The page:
Sarah Huckabee Sanders is the White House Press Secretary, so she's the official spokesperson for the president*. Think of her as the Mouth of Sauron with an Arkansas accent. As her middle name indicates she's also the daughter of Mike Huckabee, the first Republican politician of note to endorse Donald Trump's presidential bid. For those who are interested in the the whole, unedited exchange and not just Sarah Huck's answers a video can be found here [ Youtube ]. My favorite bit is when Brian Karem asks her "You’re a parent! Don’t you have any empathy for what these people are going through?" (starting around the 3:15 mark). In part because the spectacle of watching Playboy's White House correspondent lecture a notorious God-botherer about empathy really schaden's my freude, but also because it recalls Joseph Welch's most famous utterance [also Youtube].

    Sanders seems more concerned about the fact that Karem is "yelling" (although to me he sounds more urgent & passionate than loud) than she is about the fact that children are being ripped from their parents. Which tells you everything you need to know about Sanders and this administration.

    The clip cuts off when Sanders cuts Brian off to call on "Jill" so I don't know what happened next. In my fantasy, Jill stands up and says "I, too, would like to know how you sleep at night". The pattern continues for each reporter called on.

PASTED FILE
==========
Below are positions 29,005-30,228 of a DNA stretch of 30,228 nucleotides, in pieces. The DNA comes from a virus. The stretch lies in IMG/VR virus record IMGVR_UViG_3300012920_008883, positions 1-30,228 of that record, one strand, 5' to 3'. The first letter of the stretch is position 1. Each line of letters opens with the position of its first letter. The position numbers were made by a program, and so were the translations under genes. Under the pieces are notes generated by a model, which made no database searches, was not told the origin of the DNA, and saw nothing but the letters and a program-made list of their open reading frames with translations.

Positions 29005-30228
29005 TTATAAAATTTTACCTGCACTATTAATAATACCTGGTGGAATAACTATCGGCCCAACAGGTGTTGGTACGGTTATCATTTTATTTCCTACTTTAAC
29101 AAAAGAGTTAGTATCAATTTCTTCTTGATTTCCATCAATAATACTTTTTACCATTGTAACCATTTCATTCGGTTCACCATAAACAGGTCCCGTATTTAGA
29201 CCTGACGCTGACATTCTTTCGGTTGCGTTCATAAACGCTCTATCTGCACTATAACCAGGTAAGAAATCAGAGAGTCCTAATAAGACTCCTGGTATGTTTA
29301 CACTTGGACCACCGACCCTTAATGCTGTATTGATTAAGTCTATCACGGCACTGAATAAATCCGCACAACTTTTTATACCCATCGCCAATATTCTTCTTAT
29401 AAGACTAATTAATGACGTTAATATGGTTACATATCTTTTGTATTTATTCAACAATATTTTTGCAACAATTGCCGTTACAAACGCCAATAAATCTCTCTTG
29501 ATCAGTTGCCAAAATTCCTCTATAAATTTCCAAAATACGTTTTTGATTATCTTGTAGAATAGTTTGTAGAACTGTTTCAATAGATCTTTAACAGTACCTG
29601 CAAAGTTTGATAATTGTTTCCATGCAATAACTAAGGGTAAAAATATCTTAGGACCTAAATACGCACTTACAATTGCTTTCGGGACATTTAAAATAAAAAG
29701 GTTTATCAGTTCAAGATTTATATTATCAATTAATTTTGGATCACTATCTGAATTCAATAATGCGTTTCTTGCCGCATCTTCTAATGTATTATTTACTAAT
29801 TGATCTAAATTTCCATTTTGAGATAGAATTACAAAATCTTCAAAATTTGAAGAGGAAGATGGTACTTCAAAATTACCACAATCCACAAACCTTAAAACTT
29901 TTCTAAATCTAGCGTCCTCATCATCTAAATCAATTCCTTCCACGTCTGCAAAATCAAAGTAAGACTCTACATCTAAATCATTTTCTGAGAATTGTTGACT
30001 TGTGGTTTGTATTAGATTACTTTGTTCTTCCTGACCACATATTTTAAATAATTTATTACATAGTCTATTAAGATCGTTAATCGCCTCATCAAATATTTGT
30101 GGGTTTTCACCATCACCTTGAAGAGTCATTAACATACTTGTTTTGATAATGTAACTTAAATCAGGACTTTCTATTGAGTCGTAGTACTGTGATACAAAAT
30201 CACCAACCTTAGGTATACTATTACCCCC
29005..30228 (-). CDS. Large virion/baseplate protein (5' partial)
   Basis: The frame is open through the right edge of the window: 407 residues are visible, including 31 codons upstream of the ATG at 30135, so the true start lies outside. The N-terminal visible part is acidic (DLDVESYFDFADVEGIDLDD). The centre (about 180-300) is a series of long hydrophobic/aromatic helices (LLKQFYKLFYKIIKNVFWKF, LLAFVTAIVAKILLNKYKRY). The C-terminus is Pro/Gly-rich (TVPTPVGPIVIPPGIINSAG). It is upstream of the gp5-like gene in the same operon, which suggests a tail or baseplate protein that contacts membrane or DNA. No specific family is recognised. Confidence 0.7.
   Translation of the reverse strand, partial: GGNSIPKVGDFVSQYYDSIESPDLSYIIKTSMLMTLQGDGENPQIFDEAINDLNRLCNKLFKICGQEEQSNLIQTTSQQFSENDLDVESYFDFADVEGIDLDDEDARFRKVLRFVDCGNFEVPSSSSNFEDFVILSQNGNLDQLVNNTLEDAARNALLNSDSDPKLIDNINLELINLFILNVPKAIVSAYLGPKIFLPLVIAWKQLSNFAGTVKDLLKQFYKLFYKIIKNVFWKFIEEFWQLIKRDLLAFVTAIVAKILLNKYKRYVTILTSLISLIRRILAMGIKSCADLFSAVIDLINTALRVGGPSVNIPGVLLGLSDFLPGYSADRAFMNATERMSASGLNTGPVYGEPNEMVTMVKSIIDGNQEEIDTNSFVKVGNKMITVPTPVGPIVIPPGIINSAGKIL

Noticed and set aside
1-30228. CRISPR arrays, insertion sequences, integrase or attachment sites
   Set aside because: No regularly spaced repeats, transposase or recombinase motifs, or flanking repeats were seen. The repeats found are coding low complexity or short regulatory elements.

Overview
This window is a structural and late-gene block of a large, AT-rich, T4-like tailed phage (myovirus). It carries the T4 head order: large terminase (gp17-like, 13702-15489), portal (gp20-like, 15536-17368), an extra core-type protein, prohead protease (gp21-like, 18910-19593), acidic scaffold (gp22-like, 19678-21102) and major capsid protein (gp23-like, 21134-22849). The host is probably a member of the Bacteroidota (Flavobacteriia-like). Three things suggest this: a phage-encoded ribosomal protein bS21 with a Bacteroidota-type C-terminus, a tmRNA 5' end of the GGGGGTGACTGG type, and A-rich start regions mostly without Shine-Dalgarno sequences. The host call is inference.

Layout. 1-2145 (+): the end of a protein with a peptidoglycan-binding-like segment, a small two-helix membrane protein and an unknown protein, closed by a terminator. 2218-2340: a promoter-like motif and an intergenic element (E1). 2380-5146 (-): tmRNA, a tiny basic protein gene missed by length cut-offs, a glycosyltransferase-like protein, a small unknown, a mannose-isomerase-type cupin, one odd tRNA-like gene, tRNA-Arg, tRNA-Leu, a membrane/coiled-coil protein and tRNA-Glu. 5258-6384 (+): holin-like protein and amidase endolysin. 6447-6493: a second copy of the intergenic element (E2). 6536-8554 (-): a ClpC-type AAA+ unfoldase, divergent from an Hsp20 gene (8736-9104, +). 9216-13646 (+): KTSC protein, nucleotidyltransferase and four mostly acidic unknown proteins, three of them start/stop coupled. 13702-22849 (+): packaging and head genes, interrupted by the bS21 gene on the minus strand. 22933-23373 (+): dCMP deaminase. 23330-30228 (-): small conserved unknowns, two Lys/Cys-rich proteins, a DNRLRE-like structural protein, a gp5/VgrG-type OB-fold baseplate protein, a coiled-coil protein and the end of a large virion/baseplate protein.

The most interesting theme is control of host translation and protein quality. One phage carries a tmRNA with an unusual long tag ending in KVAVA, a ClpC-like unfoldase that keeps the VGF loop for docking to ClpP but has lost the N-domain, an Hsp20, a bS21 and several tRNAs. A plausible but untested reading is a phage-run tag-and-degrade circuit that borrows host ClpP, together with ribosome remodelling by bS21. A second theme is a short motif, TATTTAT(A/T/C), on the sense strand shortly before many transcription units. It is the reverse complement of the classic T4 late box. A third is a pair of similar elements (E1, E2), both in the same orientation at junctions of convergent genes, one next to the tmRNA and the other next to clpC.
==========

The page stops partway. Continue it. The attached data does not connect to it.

• CrœsosCrœsos Shipmate
    The clip cuts off when Sanders cuts Brian off to call on "Jill" so I don't know what happened next. In my fantasy, Jill stands up and says "I, too, would like to know how you sleep at night". The pattern continues for each reporter called on.

    Sadly Jill asked a question about Russia and Crimea, which is what you have to do if that's the article you've been assigned to write.
  • sabinesabine Shipmate
    Both Sessions and Sanders were proof texting Romans. They invoked one passage to indicate that people should obey the law because governments are ordained by God and overlooked the part in Romans that says loving your neighbor is the fulfillment of the law. Oops.